Wells'Built Museum of African American History and Culture

ORLANDO — As Katrece Pitts pointed out, their mission has always been about the preservation of history — and in Orlando’s African-American neighborhood of Parramore, a lot of that history traced itself back to one building.

“When we found this building, it had been abandoned for over 20 years,” Pitts said. “Our job here, because Dr. Wells didn’t have any children, is to tell a story.”

That story dates back to the 1920s, when a local African-American physician, Dr. William Monroe Wells, built a hotel and entertainment venue for Orlando’s African-American community in what was then the segregated South.

The Wells’ Built Hotel and South Street Casino became a popular spot within the city’s African American community. The hotel had 20 rooms, and the casino attracted talent like Ray Charles to perform there.

“It was occupied until the late 1980s,” said Pitts. But after that, it fell into disrepair, and largely became abandoned for several decades.

Today, the historic hotel has a new life — and mission — as The Wells’Built Museum of African American History and Culture. The museum has two rooms that are home to a lot of unique memorabilia from Central Florida’s African-American community, while the restored hotel is both a part of that museum, and is available as office space.

“Wells moved here in 1917,” said Pitts, the museum’s curator and guide. “It’s dedicated to his legacy because he built this hotel.”


How Did the Museum Get Created?

Wells'Built Museum of African American History and Culture

It was around 2011 that a concerted effort was made to restore and revitalize the hotel and casino, which had been neglected, despite the fact that it’s just one block south of the Amway Center, downtown Orlando’s tourism arena and home to the Orlando Magic. The hotel is in the center of Orlando’s Parramore district at 511 W. South St.

The museum has a short video recounting its history, detailing how the city’s African American community rallied together to get the property restored and turned into a museum. It was state Rep. Geraldine Thompson, D-Orlando, who helped lead these efforts.

“We realized African American history is a part of American history, and that story is not being told,” Thompson said in an interview that’s a part of the video.

The hotel was built in the 1920s, a prosperous decade for the nation, and Wells, a physician who delivered a lot of babies in the city, recognized its potential. Over the years, the hotel and casino served as a gathering place for weddings and other celebrations.

“It was very much a community center,” Thompson noted.

Even though the casino didn’t have air conditioning back then (although the museum and hotel do today), the place was often packed on weekends and at night.

“Ray Charles not only played at the South Street Casino, but stayed at the Wells’Built Hotel,” Pitts said.

Wells died in 1957, and his wife would take over the hotel until her death in the late 1980s. It was then that the property changed hands and eventually was left vacant. But the building still carried a lot of historical significance.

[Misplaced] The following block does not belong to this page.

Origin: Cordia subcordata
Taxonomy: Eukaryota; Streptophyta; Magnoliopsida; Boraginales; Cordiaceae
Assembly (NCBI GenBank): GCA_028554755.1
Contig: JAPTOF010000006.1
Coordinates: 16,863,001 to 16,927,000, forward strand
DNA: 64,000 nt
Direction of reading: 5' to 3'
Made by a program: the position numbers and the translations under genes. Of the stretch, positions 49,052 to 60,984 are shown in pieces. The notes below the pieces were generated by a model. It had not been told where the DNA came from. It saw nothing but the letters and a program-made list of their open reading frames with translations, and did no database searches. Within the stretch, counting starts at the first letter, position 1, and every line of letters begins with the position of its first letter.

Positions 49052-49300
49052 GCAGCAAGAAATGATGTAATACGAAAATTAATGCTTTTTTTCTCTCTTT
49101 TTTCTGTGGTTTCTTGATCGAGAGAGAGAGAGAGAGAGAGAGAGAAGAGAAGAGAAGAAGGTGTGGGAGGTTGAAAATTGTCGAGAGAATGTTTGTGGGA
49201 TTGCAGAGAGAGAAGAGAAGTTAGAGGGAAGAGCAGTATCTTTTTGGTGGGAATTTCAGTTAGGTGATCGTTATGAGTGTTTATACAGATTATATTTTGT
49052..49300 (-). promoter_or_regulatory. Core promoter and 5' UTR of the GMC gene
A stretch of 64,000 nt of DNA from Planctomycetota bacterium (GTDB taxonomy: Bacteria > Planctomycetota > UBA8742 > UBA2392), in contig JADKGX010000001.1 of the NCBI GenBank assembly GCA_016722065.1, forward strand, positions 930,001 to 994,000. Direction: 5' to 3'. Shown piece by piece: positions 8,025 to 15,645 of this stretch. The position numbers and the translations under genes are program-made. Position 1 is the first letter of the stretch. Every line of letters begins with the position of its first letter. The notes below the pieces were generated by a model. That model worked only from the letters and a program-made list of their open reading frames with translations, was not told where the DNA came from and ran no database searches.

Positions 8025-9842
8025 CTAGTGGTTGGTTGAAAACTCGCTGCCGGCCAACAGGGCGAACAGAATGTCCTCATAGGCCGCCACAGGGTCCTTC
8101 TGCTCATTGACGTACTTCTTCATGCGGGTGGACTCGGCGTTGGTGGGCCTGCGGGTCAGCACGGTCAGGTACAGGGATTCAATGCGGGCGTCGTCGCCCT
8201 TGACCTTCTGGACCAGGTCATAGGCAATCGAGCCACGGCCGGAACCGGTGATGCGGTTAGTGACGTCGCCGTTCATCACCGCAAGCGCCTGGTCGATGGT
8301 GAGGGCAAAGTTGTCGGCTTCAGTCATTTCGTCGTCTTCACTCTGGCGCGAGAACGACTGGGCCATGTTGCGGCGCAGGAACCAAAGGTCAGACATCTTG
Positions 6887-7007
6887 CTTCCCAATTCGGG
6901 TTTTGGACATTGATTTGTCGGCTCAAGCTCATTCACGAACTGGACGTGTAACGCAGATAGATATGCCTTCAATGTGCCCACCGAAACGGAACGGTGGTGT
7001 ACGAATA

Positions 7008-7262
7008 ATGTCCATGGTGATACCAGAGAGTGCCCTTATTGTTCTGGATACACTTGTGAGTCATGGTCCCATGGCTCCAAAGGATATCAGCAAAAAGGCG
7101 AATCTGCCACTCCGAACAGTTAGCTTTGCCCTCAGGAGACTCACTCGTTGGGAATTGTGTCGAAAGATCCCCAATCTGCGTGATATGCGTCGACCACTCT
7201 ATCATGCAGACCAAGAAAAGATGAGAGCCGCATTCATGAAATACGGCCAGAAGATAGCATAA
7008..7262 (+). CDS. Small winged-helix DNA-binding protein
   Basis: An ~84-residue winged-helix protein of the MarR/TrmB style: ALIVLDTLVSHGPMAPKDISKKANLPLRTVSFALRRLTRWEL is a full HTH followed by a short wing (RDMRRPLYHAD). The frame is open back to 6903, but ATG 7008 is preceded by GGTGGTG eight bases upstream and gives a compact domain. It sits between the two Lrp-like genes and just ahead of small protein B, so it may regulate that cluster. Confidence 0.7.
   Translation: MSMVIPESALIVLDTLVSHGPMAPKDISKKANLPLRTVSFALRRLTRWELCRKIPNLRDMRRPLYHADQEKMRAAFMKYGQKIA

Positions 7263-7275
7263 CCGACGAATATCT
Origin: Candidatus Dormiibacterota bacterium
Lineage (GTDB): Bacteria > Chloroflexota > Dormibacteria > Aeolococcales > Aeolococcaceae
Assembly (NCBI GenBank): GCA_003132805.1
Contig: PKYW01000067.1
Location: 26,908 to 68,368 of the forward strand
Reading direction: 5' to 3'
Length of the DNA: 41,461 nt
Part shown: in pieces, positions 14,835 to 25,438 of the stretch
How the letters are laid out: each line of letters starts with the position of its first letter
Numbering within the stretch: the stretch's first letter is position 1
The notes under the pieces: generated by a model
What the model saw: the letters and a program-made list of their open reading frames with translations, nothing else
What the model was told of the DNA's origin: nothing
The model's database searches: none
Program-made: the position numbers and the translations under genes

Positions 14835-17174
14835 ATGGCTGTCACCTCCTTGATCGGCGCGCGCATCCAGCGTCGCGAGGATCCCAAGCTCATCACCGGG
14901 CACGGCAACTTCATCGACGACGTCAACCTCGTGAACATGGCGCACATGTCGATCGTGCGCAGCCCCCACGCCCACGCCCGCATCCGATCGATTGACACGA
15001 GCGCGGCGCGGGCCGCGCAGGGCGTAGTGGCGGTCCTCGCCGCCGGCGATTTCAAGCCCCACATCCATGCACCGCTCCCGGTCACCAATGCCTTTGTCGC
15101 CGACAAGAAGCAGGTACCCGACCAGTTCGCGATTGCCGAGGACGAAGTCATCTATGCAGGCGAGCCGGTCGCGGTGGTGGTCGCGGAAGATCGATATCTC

What is the Museum Like Today?


Wells'Built Museum of African American History and Culture

Today the hotel still contains the 20 rooms that once got rented out, but now the rooms are mostly rented out as office space, save for one room that is a part of the museum and shows what it looked like when it was still a hotel.

The casino has two rooms filled with artifacts from the region’s history.

“What is housed here, 85% of it is from Central Florida,” Pitts said.

The museum looks at famous musicians and entertainers who performed at the casino, prominent civil rights leaders like Supreme Court Justice Thurgood Marshall who stayed at the hotel, and the changes within the community over the decades, such as the formation in 1945 of the Orlando Negro Chamber of Commerce.

Pitts noted that the museum, which was added to the U.S. National Register of Historic Places on Feb. 4, 2000, has become a strong partner in the downtown Orlando community.

Just recently, vandals kicked in the front door and shattered the glass of a display case containing memorabilia from the Orlando Magic. The vandals stole two Orlando Magic jerseys.

Stolen Orlando Magic jerseys

Pitts said the community has rallied to get the display case repaired, to add new security cameras and lighting on the property, and the Orlando Magic has promised to replace the memorabilia.




The Wells’Built Museum of African American History and Culture is at 511 W. South St. in the Parramore neighborhood of downtown Orlando. The museum is open Mondays through Fridays, 9 a.m. to 5 p.m., and Saturdays and Sundays by appointment. Call 407-245-7535 to learn more or to make an appointment to see it.

Admission is $5 for adults and $3 for students. Bring cash since they do not accept debit cards or credit cards at this time. They sell souvenirs there as well.

Michael Freeman is an Orlando journalist, playwright and author of the book “Of Cats And Wolves.” Contact him at Freelineorlando@gmail.com.

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